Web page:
The end of the year and thus, the decade is fast approaching and the “Best of” lists are pouring in, many of them celebrating Game of Thrones for being the television game changer it is. Game of Thrones was also honored at the American Film Institute (AFI)’s 2019 Awards!
Game of Thrones was named one of the 10 most “culturally and artistically significant” television programs at the AFI 2019 Awards.
Indeed, ‘tis the season for top 10 lists (as well as top 50, top 100, etc) not just for the year but for the 2010s decade. And I’m glad to say that Game of Thrones is featured on quite a lot of them.
Uproxx included it on its list (with no numerical ranking) of Best Shows of the Decade, in which Jason Tabrys says that, despite its controversial ending, the show remained a standout for “the creative mixology that turned an unfinished set of fantasy novels into a cultural juggernaut.”
Mashable placed it at #11 in their 15 Best TV Shows of the 2010s along with a truly beautiful summation of how Game of Thrones created a community, as “it gripped viewers in a way that nothing had in years, crossing bridges of culture, age, and other seemingly arbitrary distinctions between people that cease to exist when we’re bonding over television we love.”
Esquire placed Game of Thrones at #10 on its top … uh, 10 list, though with some kind words: “This was a television event the likes of which we’d never seen and will likely never see again.”
PasteMagazine.com put it at #16 on its 100 Best TV Shows of the 2010s, where Josh Jackson highlighted the complex humanity of the story as what “made this show an epic cultural juggernaut,” even past had he considers its prime.
TVGuide.com placed it at #10 on its 25 Best Shows the Decade, with Amanda Bell emphasizing the first few seasons; “when co-creators David Benioff and D.B. Weiss had the strength of George R.R. Martin’s books to guide their scripts, their adaptation was superb.” Despite any issues, it “absolutely defined the decade.”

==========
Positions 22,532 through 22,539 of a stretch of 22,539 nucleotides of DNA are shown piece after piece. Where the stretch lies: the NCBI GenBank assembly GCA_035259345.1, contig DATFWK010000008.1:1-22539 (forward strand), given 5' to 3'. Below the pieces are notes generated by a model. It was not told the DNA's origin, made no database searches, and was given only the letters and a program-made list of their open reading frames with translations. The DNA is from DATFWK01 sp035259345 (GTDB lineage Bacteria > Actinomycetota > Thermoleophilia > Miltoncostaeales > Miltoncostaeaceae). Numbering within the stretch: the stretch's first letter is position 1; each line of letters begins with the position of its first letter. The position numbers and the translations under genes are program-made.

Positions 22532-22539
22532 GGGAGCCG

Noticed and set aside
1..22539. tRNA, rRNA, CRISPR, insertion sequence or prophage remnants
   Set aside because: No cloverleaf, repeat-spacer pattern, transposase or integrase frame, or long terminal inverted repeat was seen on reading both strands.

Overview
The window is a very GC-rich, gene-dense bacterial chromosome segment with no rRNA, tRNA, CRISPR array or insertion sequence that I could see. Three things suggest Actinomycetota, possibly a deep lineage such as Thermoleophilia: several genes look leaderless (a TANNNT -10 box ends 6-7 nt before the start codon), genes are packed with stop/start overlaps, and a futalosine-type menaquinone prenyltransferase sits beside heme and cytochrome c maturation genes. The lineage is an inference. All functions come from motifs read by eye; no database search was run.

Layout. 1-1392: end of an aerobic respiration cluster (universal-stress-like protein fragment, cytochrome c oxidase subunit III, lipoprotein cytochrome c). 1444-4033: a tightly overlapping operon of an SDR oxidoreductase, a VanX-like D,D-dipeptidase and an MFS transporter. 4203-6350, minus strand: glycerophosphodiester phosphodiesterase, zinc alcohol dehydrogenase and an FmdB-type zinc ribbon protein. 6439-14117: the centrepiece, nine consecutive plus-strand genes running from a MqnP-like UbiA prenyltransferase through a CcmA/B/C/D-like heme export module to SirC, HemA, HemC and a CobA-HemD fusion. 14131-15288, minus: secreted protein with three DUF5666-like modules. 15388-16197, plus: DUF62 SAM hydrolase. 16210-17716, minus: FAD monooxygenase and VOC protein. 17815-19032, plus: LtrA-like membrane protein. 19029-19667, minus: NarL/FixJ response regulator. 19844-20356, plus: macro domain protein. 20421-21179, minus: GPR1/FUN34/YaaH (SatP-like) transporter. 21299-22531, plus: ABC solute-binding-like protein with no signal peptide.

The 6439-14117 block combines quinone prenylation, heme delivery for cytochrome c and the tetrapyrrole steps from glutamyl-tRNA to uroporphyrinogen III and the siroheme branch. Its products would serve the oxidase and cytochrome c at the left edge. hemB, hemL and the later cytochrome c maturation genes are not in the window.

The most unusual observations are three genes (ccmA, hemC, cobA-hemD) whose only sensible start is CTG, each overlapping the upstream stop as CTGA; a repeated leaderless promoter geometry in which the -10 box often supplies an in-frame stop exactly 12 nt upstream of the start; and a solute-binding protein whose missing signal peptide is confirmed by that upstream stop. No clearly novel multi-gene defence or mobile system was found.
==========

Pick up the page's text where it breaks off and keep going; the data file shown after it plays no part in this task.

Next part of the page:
AV Club put Game of Thrones at #30 on its list of the 100 Best TV Shows of the 2010s, with Myles McNutt pointing out how “at its fiery peaks, few shows in the decade burned brighter, but the icy reception to its finale reflects its struggles to measure up in a decade with so many of TV history’s finest endings.”
Film School Rejects ranked it #4 on its 50 Best TV Shows of the Decade list. According to Farah Chedad, “at its best (its mid-point), Thrones was peerless TV, raising the bar for the medium by delivering moral complexity and dramatic curve-balls with great finesse.”
Finally, The Independent and Buzzfeed really showed Game of Thrones some love:
The Independent ranked it at #1 on its list of 30 Best TV Shows of the Decade: “At a time when viewing tastes were meant to be becoming more atomised, Game of Thrones was global event TV, which made household names of the Starks, Lannisters and Greyjoys and provided a whole generation of English character actors with a regular income.”
Buzzfeed ranked it as the #1 best (and “arguably the biggest”) show in its list of the 55 Best TV Shows of the Decade, claiming it “will endure long after the 2010s,” and highlighting Season 6 as its peak.
Moving on from the show overall, there were many lists of best episodes of any TV show released this year or decade, and understandably Thrones made it into a few of them:
TV Guide ranked “A Knight if the Seven Kingdoms”, the quietest yet perhaps most lauded episode of season eight, #5 in its list of the 15 Best Episodes of 2019. Lindsay MacDonald commends it for “taking a break to settle down and do some real character work” in an otherwise breakneck season.
Even more ambitious, in a list of the 50 Best TV Episodes of the Decade, Film School Rejects ranked “Blackwater” at #6, pinpointing it as “the moment Game of Thrones went from a great show to something truly special.”
Finally, Buzzfeed News listed “Baelor”, the episode that first defined the show for much of the audience, as one of the 25 Best Episodes of TV of the Decade, precisely because “no episode of Game of Thrones had a larger impact, on the show, and on television itself.”
These lists are pretty much designed for creating conversation… or conflict (clicks, at any rate), so I imagine there will be many people disagreeing in the comments section below. Let’s just remember it’s all opinions, and that the most productive thing you can do is offer you own instead! Let’s not get angry and celebrate the show that defined the decade for many of us, in more ways than one. Happy holidays!